The EC2 cloud computing system should be a lot more tempting to developers with the addition of over a terabyte of public data.
If you've ever wanted to create the ultimate mash-up website but lacked the stupendously large datasets to get started, Amazon has the answer for you.
As revealed on ReadWriteWeb
yesterday, the company has started to offer unlimited access to over a terabyte of public data via its Elastic Compute Cloud (EC2) system. There's some pretty neat stuff on there, too – although most is aimed at the US.
While access to certain public datasets has been available via EC2 for a while, the company has really been ramping up the addition of new content – and has finally broken the impressive 1TB barrier. This has been helped by the addition of four new data sources this week: statistics from the US Bureau of Transportation for aviation, maritime, road, rail, bike, pedestrian, and other modes of transportation; a copy of the DBPedia Knowledge Base containing more than 2.6 million entries; a complete copy of the semantic Freebase Data Dump; and the English language version of Wikipedia in its entirety.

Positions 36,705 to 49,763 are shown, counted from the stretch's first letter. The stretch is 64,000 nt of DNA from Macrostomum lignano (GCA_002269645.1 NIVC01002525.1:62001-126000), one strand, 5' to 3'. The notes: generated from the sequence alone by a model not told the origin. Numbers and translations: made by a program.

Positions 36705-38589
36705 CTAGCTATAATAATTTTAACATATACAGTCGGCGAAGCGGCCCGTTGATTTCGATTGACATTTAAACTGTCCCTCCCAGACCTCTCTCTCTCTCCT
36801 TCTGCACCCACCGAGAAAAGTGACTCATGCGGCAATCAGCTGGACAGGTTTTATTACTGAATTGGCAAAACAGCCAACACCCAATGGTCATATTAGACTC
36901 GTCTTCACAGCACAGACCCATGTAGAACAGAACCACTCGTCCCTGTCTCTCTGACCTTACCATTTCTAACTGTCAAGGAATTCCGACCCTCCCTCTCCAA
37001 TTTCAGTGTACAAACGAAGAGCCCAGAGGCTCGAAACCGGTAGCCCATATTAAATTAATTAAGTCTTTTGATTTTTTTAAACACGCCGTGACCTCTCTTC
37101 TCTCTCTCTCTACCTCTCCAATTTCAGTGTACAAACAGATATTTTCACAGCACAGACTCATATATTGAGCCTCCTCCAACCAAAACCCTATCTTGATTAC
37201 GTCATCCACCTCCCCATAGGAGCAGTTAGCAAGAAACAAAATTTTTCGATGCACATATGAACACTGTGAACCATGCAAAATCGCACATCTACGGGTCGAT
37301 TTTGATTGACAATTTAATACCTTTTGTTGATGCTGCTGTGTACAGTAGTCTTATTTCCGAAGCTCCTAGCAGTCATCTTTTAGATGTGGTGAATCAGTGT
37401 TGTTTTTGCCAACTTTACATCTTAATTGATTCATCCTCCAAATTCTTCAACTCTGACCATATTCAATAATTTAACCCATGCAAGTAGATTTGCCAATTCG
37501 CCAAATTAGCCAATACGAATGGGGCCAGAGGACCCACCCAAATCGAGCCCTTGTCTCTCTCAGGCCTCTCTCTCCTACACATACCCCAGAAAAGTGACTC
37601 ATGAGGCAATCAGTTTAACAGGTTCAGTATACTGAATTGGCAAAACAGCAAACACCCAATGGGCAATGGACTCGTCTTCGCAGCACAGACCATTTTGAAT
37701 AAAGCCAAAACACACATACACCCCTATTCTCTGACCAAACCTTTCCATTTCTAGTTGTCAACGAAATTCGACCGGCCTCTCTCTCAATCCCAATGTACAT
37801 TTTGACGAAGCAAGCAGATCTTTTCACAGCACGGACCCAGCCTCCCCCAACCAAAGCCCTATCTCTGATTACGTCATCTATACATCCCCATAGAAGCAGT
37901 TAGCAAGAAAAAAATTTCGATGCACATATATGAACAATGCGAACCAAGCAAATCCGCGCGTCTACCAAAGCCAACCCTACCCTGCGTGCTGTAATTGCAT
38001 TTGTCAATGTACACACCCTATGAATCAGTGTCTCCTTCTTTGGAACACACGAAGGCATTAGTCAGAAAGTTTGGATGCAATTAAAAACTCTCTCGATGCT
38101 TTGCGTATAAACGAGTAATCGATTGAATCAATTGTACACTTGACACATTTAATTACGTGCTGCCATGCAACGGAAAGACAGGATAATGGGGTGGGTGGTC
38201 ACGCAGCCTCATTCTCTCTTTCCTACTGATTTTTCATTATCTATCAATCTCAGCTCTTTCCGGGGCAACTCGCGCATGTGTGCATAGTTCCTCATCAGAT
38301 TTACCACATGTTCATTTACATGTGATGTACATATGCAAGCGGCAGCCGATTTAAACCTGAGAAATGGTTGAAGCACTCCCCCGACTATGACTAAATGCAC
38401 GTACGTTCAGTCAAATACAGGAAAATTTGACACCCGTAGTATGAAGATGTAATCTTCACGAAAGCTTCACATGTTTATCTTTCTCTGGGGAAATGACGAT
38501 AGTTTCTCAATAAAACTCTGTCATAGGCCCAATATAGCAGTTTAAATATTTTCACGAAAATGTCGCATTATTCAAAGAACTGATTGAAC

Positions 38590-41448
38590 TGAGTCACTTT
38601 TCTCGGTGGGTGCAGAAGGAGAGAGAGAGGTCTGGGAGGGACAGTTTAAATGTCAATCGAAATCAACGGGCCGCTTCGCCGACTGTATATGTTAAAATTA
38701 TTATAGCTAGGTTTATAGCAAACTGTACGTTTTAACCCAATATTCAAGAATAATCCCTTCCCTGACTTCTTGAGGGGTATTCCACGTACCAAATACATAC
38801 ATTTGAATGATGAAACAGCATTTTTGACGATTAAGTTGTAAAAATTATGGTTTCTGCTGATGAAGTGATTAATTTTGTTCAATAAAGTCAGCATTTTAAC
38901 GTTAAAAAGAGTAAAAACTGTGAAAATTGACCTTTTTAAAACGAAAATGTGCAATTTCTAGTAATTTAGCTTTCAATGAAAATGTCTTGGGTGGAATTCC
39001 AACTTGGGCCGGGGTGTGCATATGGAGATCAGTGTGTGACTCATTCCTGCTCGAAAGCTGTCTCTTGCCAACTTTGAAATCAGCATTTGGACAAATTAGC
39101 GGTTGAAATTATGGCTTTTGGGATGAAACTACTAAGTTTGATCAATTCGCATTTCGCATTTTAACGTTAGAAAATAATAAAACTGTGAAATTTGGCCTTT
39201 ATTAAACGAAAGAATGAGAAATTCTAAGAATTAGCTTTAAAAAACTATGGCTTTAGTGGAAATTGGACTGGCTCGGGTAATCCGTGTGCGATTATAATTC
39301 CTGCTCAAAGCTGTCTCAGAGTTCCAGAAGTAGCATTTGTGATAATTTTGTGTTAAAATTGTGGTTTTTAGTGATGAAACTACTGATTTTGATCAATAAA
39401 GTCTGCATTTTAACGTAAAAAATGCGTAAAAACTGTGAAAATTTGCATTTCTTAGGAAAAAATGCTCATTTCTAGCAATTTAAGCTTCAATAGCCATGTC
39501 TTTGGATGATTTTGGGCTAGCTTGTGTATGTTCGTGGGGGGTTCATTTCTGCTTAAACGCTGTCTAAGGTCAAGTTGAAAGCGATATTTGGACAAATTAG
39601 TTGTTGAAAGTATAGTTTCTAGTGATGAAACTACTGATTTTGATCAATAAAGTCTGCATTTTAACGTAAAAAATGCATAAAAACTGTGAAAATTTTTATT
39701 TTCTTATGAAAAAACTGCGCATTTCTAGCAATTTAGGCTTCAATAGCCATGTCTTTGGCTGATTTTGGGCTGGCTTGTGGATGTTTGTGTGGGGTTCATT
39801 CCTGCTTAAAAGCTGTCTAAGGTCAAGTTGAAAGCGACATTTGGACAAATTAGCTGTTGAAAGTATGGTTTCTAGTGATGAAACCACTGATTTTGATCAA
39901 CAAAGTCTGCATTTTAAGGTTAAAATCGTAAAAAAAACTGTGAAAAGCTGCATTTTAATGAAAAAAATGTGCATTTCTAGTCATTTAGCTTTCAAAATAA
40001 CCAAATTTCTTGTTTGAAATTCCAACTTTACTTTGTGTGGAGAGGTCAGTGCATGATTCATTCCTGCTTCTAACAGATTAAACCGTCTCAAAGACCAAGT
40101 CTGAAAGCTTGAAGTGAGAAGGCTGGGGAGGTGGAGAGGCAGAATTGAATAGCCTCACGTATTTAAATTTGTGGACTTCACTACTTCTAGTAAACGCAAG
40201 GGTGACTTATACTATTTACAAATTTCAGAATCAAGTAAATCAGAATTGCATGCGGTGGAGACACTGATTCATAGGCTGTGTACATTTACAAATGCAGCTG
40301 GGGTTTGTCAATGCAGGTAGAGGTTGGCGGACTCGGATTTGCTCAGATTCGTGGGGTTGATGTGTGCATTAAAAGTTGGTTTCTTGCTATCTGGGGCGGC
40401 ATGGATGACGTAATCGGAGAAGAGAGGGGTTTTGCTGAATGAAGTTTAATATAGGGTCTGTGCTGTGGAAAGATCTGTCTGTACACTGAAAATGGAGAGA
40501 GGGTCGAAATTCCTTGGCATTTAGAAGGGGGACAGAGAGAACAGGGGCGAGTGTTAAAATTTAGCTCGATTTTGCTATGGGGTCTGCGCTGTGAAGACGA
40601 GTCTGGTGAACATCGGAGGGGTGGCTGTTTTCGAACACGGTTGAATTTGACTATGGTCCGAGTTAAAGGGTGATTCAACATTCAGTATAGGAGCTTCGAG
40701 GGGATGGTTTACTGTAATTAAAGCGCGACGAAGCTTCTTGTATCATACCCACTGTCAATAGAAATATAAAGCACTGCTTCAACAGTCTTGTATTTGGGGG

All this content – plus existing data sets including genetic and other scientific databases which were already loaded into the EC2 cloud – has been made available in machine-readable format for immediate use by developers signed up to the service. In a blog post
the company described the use of these data sets on existing EC2 accounts as “basically trivial
,” and explained that due to no data having to move anywhere before it is used there is no need to “[spend] days or weeks downloading these data sets [as] you can be up and running from a standing start in minutes.
While all this data could lead to impressive creations from talented web developers with a neat idea behind them, one thing that will be crucial for the data sets to maintain their allure is for frequent updates: as of yet, Amazon has not committed to an update schedule for these or any public databases provided on the Amazon Web Services system.
Has the thought of all that data got your web developing fingers itching to have a go, or has Amazon simply amassed over a terabyte of pure bore? Share your thoughts over in the forums